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Post Options Post Options   Thanks (0) Thanks(0)   Quote Lao Tse Quote  Post ReplyReply Direct Link To This Post Posted: 20 Jun 2012 at 15:58
The Germans were crazy, but they atleast tried to make safe houses for refugees in Nanking.
在財富的害處,而是一件好事永遠不持續。我在和平中仅居住在新的風下。 Wei Jia Hong No harm in wealth, but a good thing doesn't last forever. I live only among peace under
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Post Options Post Options   Thanks (0) Thanks(0)   Quote Panther Quote  Post ReplyReply Direct Link To This Post Posted: 21 Jun 2012 at 02:05
Originally posted by Lao Tse Lao Tse wrote:

The Germans were crazy, but they atleast tried to make safe houses for refugees in Nanking.


I might be wrong, but i recall reading that the German representatives operated it at their own initiative independent of Berlin.
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Post Options Post Options   Thanks (0) Thanks(0)   Quote Lao Tse Quote  Post ReplyReply Direct Link To This Post Posted: 21 Jun 2012 at 02:16
Yes, but after the invasion was over, the office in Berlin sent supplies for the survivors.
在財富的害處,而是一件好事永遠不持續。我在和平中仅居住在新的風下。 Wei Jia Hong No harm in wealth, but a good thing doesn't last forever. I live only among peace under
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Post Options Post Options   Thanks (0) Thanks(0)   Quote Goral Quote  Post ReplyReply Direct Link To This Post Posted: 29 Dec 2013 at 12:56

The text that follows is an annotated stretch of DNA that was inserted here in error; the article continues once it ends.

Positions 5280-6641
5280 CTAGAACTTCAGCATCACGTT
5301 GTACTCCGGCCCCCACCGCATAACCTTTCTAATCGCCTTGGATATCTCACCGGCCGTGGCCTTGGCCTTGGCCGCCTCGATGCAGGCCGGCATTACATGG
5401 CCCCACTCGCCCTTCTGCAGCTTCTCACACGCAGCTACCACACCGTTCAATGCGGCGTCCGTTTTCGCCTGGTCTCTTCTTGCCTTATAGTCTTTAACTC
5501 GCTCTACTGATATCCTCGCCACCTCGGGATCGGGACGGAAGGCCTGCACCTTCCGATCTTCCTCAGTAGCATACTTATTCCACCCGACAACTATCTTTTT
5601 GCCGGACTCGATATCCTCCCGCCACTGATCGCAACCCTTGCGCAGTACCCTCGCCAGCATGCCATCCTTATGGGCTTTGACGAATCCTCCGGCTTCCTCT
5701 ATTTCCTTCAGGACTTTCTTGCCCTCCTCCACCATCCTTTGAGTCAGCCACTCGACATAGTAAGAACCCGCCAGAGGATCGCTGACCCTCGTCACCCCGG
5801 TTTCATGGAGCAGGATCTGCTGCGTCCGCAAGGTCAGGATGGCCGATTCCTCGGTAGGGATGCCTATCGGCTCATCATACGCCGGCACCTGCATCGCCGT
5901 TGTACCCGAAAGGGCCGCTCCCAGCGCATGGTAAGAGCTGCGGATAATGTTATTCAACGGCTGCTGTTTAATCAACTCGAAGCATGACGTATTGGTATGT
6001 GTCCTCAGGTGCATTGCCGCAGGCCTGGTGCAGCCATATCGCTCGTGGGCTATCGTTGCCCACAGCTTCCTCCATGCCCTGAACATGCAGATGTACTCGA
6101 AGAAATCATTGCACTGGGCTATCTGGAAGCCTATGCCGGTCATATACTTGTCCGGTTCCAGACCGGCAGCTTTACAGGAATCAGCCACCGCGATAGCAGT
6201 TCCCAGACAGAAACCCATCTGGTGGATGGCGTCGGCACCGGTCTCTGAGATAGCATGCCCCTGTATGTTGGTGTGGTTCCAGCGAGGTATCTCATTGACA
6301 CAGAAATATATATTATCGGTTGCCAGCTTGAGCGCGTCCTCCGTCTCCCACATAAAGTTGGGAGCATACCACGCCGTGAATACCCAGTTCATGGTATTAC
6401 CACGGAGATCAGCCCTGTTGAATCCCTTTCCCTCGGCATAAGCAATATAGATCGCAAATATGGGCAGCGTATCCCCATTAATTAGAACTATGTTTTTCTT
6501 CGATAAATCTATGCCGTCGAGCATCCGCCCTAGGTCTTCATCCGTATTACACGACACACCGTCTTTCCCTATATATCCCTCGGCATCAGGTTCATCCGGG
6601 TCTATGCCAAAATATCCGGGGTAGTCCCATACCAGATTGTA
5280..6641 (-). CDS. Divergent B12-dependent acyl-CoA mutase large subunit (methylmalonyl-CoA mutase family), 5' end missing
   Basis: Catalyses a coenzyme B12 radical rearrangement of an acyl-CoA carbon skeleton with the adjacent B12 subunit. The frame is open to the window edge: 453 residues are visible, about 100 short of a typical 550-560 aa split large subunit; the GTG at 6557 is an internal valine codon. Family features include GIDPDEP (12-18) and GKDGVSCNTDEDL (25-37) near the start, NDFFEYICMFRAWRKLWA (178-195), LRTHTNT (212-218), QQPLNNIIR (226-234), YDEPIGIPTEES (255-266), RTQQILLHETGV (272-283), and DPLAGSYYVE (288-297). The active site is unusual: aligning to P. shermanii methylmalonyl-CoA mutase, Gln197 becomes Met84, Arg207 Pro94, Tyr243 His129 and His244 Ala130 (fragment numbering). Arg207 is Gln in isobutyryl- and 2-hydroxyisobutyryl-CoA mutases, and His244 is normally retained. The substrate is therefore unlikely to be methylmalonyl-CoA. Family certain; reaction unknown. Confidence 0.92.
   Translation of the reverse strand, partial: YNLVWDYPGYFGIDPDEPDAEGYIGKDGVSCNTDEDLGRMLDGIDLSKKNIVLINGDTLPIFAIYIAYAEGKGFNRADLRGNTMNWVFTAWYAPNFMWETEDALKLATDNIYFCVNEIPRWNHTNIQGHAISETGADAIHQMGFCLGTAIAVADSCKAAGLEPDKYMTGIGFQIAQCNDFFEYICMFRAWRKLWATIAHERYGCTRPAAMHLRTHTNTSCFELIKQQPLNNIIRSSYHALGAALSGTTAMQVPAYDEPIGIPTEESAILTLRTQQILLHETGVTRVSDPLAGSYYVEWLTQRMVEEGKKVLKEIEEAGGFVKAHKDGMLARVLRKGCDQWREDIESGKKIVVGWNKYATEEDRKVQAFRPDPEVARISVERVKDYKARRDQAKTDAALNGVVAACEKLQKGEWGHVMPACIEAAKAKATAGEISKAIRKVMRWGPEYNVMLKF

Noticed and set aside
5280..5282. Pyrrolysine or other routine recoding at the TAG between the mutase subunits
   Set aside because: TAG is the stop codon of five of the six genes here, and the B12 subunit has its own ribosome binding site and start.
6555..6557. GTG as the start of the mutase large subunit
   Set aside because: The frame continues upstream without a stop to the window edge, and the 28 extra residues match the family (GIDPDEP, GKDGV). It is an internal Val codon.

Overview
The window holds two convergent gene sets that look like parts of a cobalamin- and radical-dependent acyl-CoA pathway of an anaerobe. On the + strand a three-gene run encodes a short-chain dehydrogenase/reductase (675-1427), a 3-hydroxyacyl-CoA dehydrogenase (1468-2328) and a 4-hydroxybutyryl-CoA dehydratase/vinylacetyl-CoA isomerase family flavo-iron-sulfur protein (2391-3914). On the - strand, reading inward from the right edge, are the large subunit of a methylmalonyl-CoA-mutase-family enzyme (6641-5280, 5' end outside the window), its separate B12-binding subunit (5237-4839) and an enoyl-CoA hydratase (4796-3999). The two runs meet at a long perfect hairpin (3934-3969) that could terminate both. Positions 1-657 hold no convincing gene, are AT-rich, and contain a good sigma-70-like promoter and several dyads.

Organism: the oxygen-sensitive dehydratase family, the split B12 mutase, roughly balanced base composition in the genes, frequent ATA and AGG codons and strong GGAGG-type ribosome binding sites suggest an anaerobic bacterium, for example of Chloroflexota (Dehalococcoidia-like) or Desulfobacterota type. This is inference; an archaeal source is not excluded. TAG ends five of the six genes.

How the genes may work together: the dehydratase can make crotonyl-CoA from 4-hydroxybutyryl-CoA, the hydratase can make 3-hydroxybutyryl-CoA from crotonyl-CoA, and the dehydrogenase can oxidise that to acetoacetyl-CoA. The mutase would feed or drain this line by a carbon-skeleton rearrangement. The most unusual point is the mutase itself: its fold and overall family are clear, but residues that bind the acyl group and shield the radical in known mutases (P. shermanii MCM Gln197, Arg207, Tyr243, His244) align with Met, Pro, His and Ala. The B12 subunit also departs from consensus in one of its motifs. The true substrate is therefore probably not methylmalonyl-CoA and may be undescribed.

Originally posted by Northman Northman wrote:



When I visit my friends in Pennsylvania - I am so lucky that I always stay with old grandma Grace.
A wonderful old lady, now past 90, who takes a great pleasure and pride in telling stories of her past.
 
They also include the stories about her late husband - who served in WWII, but ended up in in a koncentration camp.
His name was Charles Hershberger
 
This is not his story, but a document which, from first hand, describes the life in KZ Camp, Stalag VII
 
 
 

There is a basic error in this post.
Stalags were not Concentration Camps (KZ in German abbreviation). Stalag (for enlisted allied soldiers) and Oflag (for officers) were a POW camps run by military (German Army, Navy or Air Force.
Concentration Camp (KZ) were run by SS, not by Army/navy/air force.
Wikopedia is offering a relatively good description of Stalag and Oflag.
Links below;
http://en.wikipedia.org/wiki/Stalag

http://en.wikipedia.org/wiki/Oflag